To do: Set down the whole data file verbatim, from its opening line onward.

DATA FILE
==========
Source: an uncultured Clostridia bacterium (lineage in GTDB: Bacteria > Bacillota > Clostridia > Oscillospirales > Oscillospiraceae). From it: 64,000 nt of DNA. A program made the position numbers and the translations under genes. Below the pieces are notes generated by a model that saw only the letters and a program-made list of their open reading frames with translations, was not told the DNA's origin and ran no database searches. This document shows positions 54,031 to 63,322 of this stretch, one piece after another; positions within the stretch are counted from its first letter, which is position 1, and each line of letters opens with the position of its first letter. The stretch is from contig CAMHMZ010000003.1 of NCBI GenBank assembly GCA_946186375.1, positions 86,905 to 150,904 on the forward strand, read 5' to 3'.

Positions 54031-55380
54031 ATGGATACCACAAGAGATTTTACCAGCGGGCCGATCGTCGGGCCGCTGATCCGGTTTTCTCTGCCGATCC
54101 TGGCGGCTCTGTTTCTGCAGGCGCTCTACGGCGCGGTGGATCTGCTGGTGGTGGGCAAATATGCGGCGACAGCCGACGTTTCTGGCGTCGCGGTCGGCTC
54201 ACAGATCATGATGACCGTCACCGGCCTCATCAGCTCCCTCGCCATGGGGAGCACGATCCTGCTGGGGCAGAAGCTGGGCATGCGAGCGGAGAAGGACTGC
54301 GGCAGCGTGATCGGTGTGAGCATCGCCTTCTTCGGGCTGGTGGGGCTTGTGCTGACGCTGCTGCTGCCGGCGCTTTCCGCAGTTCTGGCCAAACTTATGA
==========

Source: an uncultured Clostridia bacterium (lineage in GTDB: Bacteria > Bacillota > Clostridia > Oscillospirales > Oscillospiraceae). From it: 64,000 nt of DNA. A program made the position numbers and the translations under genes. Below the pieces are notes generated by a model that saw only the letters and a program-made list of their open reading frames with translations, was not told the DNA's origin and ran no database searches. This document shows positions 54,031 to 63,322 of this stretch, one piece after another; positions within the stretch are counted from its first letter, which is position 1, and each line of letters opens with the position of its first letter. The stretch is from contig CAMHMZ010000003.1 of NCBI GenBank assembly GCA_946186375.1, positions 86,905 to 150,904 on the forward strand, read 5' to 3'.

Positions 54031-55380
54031 ATGGATACCACAAGAGATTTTACCAGCGGGCCGATCGTCGGGCCGCTGATCCGGTTTTCTCTGCCGATCC
54101 TGGCGGCTCTGTTTCTGCAGGCGCTCTACGGCGCGGTGGATCTGCTGGTGGTGGGCAAATATGCGGCGACAGCCGACGTTTCTGGCGTCGCGGTCGGCTC
54201 ACAGATCATGATGACCGTCACCGGCCTCATCAGCTCCCTCGCCATGGGGAGCACGATCCTGCTGGGGCAGAAGCTGGGCATGCGAGCGGAGAAGGACTGC
54301 GGCAGCGTGATCGGTGTGAGCATCGCCTTCTTCGGGCTGGTGGGGCTTGTGCTGACGCTGCTGCTGCCGGCGCTTTCCGCAGTTCTGGCCAAACTTATGA